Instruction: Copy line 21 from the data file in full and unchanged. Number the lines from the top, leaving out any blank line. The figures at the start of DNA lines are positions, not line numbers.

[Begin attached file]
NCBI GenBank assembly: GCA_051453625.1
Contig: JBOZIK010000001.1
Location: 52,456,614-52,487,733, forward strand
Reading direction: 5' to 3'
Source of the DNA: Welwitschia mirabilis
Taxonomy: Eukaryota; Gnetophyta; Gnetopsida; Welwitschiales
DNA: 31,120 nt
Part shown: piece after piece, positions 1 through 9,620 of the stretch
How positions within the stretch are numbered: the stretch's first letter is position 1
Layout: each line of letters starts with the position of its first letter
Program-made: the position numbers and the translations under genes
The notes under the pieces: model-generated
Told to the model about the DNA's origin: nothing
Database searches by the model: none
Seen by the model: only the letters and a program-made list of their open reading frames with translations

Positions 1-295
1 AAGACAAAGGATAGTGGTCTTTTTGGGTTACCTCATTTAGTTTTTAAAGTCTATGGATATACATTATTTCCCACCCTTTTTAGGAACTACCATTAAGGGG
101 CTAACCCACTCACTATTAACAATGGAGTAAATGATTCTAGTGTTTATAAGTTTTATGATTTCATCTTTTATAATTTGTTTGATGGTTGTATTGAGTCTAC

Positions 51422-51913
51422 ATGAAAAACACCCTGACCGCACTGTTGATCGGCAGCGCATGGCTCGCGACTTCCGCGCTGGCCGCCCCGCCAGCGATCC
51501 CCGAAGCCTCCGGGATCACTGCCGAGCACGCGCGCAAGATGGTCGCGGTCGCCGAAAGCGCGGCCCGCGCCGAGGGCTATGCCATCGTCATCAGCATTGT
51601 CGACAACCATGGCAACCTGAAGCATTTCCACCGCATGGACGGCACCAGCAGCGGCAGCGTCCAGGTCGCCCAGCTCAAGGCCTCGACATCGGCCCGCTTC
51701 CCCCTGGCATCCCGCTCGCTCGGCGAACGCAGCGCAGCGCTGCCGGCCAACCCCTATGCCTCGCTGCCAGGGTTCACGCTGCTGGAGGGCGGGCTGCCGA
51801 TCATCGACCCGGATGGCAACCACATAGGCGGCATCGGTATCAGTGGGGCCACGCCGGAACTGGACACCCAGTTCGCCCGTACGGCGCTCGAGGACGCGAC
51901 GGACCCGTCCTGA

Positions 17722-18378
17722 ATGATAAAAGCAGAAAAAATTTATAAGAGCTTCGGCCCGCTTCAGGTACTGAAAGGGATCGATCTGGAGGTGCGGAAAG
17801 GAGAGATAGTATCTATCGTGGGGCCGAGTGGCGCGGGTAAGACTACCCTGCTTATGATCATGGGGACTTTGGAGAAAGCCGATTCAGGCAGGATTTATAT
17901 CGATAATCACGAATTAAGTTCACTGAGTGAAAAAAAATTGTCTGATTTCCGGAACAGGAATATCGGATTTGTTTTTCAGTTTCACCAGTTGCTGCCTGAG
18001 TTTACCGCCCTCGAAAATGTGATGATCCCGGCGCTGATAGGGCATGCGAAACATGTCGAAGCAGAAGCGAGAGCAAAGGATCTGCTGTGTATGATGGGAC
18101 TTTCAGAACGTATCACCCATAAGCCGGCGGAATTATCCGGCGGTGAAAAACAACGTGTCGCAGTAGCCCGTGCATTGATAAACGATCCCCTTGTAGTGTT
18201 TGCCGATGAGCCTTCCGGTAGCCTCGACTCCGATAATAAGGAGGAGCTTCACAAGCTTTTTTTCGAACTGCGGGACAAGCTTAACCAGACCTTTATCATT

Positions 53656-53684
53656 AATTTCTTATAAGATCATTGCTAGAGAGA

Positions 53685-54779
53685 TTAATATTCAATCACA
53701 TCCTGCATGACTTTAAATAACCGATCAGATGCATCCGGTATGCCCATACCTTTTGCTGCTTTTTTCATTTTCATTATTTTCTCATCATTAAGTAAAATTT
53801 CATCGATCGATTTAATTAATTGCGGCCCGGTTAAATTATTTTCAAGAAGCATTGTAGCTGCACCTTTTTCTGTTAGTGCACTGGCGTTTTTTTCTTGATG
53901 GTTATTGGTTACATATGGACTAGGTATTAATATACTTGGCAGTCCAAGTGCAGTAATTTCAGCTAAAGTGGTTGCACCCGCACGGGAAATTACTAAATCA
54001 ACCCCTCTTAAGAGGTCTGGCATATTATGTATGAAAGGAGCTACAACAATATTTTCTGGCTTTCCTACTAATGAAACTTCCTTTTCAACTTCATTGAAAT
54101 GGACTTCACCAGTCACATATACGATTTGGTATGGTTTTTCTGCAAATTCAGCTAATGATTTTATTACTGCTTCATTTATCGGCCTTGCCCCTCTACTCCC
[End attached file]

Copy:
51501 CCGAAGCCTCCGGGATCACTGCCGAGCACGCGCGCAAGATGGTCGCGGTCGCCGAAAGCGCGGCCCGCGCCGAGGGCTATGCCATCGTCATCAGCATTGT